Jan 9, 2020 - 12:53pm

INSEAD alum here from about 10 years back. Will give my opinion.

While the only part I sympathize with is how your wife was treated as far as walking her out and taking her ID, which was completely unnecessary, but its a bit hard for me to feel bad for you and your wife for the rest of what you describe.

1) INSEAD (or any other MBA for that matter) does not have tough classes. MBAs serve two purposes, career change and for those of us who spend our younger 20s working a lot of hours as a bit of a break from the corporate life.

2) The grading at INSEAD is very lax, and the fact that your wife couldn't hack it there, makes me believe that she just isn't that good of a student. Which is ok, not everyone is good in an academic environment.

3) No INSEAD class uses 50% participation grades. As I went over a decade ago, I ran this by some more recent grads, and the most I've heard was 25-30%, so please don't be dramatic, people will believe what you write.

4) Your whole comparison of INSEAD to 2 year programs and the rigor of the classes and what not is only loosely based off of what students that apply to top MBA programs expect. Yes, if you are teaching finance and strategy concepts to an undergrad with no work experience, of course you should have longer, more involved classes, but as an MBA, if you are just trying to pick up on finance/statistics/whatever for the first time, you're in the wrong place anyway. As I recall, by the end of the ten months, most people, myself included, were over the whole 'back to school' thing anyway and wanted to go back to working. Having done the Wharton exchange and attending a few classes every M/W/R then taking a three day weekend, is hardly more rigorous, most students would be out of Philadelphia by 2pm every Thursday anyway to go have fun or do recruiting. (Btw, not downplaying Wharton at all, had a great experience there and met a lot of folks that I am still very close with, just using this point to argue the OPs claim).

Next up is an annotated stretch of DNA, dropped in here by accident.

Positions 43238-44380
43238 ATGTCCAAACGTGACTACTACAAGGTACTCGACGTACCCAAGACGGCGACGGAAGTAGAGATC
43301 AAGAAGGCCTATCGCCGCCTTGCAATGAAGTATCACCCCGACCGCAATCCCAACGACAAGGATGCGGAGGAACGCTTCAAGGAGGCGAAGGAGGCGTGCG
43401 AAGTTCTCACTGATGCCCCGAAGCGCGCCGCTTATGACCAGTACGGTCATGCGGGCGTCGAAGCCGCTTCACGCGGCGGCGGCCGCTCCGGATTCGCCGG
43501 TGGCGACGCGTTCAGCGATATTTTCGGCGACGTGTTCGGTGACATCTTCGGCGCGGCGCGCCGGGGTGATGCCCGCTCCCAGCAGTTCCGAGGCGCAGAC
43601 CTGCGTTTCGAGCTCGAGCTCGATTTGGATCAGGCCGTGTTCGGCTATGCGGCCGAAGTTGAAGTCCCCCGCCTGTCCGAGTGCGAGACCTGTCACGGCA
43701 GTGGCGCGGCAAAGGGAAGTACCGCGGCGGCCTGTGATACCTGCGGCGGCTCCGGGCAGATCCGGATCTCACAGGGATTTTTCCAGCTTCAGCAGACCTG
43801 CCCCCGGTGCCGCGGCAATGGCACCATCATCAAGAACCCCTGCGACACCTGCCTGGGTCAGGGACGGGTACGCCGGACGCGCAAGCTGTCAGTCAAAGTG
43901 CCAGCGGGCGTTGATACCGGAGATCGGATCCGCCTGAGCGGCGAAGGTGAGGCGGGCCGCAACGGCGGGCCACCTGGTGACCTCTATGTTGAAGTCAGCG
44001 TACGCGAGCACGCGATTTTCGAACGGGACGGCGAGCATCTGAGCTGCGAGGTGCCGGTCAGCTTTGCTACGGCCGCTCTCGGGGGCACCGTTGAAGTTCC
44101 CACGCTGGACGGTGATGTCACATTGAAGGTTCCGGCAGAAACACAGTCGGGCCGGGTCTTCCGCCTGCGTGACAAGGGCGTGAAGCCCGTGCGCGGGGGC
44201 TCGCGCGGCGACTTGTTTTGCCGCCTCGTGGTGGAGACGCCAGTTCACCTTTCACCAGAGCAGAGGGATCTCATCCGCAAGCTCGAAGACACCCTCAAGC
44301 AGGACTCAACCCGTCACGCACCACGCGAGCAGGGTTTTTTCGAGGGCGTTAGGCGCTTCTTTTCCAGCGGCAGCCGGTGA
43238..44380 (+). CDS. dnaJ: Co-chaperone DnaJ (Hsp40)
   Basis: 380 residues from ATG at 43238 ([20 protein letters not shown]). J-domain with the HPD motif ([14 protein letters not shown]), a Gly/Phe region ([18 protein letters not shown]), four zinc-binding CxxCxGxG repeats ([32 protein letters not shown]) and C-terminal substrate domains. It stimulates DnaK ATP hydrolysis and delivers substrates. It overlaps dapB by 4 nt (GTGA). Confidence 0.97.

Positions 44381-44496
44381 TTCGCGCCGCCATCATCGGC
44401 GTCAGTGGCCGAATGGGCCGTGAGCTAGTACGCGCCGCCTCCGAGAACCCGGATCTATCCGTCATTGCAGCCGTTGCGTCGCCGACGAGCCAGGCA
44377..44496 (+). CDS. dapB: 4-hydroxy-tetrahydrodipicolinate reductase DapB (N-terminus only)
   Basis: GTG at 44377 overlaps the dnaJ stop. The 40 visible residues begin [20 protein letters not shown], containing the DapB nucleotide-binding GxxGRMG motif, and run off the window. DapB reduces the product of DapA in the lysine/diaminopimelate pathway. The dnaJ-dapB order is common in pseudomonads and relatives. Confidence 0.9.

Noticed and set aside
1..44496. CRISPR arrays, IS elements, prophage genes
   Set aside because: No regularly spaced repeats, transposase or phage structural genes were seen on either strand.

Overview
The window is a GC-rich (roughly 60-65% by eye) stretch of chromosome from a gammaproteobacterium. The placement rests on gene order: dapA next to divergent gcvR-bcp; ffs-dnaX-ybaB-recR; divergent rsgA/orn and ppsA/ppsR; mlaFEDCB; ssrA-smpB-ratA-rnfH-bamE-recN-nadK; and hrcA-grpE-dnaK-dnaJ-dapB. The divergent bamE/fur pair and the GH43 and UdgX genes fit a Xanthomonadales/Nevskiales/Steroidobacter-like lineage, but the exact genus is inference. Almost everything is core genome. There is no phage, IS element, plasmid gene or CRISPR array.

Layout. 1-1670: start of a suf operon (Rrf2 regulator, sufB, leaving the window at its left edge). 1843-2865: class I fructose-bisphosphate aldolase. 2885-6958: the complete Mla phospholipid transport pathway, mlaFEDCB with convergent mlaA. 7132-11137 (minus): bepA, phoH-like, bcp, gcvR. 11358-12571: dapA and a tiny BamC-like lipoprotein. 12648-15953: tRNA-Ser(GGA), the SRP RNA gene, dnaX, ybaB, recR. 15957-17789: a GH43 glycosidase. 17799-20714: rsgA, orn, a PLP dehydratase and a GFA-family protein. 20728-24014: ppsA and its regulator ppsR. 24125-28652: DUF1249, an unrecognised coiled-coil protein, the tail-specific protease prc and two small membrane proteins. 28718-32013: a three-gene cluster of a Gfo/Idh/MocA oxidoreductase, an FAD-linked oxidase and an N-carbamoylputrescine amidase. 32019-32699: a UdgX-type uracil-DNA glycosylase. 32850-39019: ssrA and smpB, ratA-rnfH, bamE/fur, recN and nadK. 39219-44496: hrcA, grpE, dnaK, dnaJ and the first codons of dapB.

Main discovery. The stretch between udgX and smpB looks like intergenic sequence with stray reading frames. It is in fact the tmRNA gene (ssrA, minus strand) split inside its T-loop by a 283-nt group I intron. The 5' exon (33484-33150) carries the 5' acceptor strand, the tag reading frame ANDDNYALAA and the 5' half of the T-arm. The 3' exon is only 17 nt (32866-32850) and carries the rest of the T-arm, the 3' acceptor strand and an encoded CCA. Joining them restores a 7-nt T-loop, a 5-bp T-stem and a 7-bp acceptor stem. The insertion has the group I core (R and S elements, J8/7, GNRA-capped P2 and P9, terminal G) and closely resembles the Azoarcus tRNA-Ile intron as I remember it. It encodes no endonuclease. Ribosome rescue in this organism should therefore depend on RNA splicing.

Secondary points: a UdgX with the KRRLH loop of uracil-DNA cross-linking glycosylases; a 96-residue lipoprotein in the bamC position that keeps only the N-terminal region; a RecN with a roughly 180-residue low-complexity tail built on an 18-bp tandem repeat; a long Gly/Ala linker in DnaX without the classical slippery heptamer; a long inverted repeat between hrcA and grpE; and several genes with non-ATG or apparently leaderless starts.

5) INSEAD grads that you (and others that posted here) have met, are substandard in intelligence, ability to work, etc compared to other top MBAs. Stupid statement, there are idiots in every MBA program, there are incredibly smart people in every MBA program, its always a mix, so just because you are mad at INSEAD, maybe control your emotions a bit and don't label a very large group of people as idiots.

6) My INSEAD class had plenty of Chinese students, some of whom I am still good friends with, they seemed to do just fine, even the more shy ones. Don't blame your wife's failure on her cultural background, its very juvenile.

7) Ruined her life? Give me a break, getting kicked out of an MBA program (something that any senior professional knows is a joke anyway) is hardly life-ruining, you and your wife must not have faced any real adversity in life if you feel that this experience is worthy of a 'life ruin' mention. If your wife had a "great job" before, was able to get a GS internship and kills it in RE investing while you have your own family office where just the RE allocation alone is able to net you $4-5mn, (nice humble brag btw, congratulations on being very wealthy), I think she will be just fine. Good luck when you have a real experience that is 'life ruining'.

Anyway, I think ill stop there. I am sorry to hear about your wife's experience, no one should be made to feel like a criminal or be ignored by a dean of a school they attend, but I hope that you and your wife can take this experience as something that will make you stronger in the long run.

Jan 10, 2020 - 11:27am